After hearing a suit filed by Governor Romney and other same-sex marriage opponents earlier today (Doyle et al. v. Galvin et al. (SJ 2006-0486)), SJC Justice Judith Cowin sitting as a single justice has determined that the case should be heard by the full court on December 20,2006. The plaintiffs asked the court to compel the legislature to vote on the proposed constitutional amendment, or, if they fail to do so, compel the Secretary of the Commonwealth to place the measure on the 2008 ballot without it having first been voted on by the legislature.
The defendants argued that the issue has already been addressed by the SJC in the case of LIMITS v. President of the Senate, 414 Mass. 31 (1992). In that case, the court said “The courts should be most hesitant in instructing the General Court when and how to perform its constitutional duties. Mandamus is not available against the Legislature…The reason for this rule rests on separation of powers principles expressed in art. 30 of the Declaration of Rights of the Massachusetts Constitution. Those principles call for the judiciary to refrain from intruding into the power and function of another branch of government, in this case, the joint session of the Legislature held under art. 48.” They went on to hold that Article 48 of the Constitution “gives to the courts no enforcement role. When the purpose of art. 48 has been frustrated, the only remedy may come from the influence of public opinion, expressed ultimately at the ballot box.” According to the Boston Globe, plaintiffs argued that “the 1992 case differs because lawmakers adjourned the session, giving the governor the right to call them back. In the gay marriage case, lawmakers have simply recessed.”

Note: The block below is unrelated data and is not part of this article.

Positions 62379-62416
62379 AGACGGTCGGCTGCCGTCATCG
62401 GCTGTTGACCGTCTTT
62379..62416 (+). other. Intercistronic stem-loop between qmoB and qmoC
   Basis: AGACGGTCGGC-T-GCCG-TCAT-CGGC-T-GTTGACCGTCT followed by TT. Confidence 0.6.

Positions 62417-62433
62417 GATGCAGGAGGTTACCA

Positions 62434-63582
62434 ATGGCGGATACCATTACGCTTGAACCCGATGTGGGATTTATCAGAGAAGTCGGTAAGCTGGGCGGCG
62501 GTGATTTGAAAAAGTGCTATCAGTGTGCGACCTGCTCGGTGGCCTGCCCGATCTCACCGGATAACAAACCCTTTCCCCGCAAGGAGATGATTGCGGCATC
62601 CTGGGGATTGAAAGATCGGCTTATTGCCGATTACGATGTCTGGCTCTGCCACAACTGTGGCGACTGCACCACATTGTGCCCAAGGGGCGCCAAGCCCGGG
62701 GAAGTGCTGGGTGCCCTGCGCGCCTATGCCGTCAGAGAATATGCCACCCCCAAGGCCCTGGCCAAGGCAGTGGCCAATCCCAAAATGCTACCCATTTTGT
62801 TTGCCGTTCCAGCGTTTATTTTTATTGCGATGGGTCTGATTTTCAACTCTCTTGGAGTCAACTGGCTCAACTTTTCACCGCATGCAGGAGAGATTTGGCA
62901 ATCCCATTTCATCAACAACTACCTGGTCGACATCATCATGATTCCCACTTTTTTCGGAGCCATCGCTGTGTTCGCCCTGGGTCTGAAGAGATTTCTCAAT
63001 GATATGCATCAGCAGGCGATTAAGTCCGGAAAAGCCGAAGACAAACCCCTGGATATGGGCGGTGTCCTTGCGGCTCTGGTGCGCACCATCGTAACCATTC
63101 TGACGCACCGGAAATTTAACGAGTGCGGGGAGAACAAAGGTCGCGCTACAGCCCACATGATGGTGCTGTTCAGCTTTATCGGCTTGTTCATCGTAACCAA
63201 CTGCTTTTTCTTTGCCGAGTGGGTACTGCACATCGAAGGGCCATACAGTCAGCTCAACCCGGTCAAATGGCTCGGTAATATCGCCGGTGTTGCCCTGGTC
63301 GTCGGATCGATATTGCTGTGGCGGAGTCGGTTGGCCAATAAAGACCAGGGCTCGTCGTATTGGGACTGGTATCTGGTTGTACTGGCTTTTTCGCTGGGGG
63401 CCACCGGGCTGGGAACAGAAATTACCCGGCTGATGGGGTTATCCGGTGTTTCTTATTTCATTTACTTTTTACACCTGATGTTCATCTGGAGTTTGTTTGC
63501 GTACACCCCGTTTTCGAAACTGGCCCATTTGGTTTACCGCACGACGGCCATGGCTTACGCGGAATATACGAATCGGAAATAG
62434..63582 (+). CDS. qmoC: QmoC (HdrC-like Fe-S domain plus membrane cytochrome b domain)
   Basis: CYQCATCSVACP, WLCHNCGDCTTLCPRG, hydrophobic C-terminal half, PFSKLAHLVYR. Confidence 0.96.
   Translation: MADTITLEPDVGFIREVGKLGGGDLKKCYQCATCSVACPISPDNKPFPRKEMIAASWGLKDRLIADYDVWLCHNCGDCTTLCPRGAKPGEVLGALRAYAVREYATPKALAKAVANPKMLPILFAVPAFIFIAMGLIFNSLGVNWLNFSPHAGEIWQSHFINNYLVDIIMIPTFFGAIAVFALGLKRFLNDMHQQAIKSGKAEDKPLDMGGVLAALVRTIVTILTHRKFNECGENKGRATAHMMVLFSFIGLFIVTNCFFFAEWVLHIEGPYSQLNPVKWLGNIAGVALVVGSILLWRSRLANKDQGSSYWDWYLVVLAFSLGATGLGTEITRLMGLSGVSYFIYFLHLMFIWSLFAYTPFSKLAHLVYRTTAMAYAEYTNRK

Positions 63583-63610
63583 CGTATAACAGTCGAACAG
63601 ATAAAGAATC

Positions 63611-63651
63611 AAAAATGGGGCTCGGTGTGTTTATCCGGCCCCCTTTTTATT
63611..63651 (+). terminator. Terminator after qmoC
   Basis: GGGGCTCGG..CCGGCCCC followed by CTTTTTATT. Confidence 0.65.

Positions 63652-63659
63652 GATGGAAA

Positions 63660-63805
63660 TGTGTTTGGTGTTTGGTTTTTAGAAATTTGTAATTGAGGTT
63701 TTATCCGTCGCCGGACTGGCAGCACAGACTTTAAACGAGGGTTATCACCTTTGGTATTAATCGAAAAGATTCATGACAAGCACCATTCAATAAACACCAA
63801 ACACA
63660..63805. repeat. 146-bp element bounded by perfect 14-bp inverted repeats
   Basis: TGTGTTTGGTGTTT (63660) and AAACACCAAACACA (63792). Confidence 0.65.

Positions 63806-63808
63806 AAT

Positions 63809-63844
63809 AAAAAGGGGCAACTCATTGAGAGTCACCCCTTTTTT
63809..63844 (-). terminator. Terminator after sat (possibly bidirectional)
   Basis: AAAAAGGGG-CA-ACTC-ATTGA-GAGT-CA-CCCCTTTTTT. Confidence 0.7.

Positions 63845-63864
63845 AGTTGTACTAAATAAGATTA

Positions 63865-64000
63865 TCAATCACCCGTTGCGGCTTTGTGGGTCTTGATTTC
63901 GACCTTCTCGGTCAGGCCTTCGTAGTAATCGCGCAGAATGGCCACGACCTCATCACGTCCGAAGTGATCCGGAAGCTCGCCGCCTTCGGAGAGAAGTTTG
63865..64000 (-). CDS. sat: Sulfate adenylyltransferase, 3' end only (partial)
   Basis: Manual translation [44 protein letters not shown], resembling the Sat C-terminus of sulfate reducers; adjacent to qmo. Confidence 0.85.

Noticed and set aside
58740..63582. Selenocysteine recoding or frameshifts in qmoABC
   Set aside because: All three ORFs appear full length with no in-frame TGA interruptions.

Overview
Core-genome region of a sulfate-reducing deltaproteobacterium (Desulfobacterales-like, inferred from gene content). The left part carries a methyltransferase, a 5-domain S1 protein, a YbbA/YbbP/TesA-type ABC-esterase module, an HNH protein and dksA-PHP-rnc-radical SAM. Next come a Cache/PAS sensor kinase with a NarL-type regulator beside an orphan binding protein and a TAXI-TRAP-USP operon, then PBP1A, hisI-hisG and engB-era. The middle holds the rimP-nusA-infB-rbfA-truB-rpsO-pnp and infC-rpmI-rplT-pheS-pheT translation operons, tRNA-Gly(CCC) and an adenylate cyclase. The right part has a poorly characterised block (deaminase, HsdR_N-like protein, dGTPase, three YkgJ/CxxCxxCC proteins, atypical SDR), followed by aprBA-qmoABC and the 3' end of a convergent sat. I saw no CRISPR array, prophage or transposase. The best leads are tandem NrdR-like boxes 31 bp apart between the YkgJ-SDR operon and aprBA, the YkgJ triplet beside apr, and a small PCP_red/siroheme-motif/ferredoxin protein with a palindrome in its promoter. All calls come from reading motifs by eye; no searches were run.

More information on same-sex marriage, including other cases and proceedings, is available at Mass. Law About Same-Sex Marriage.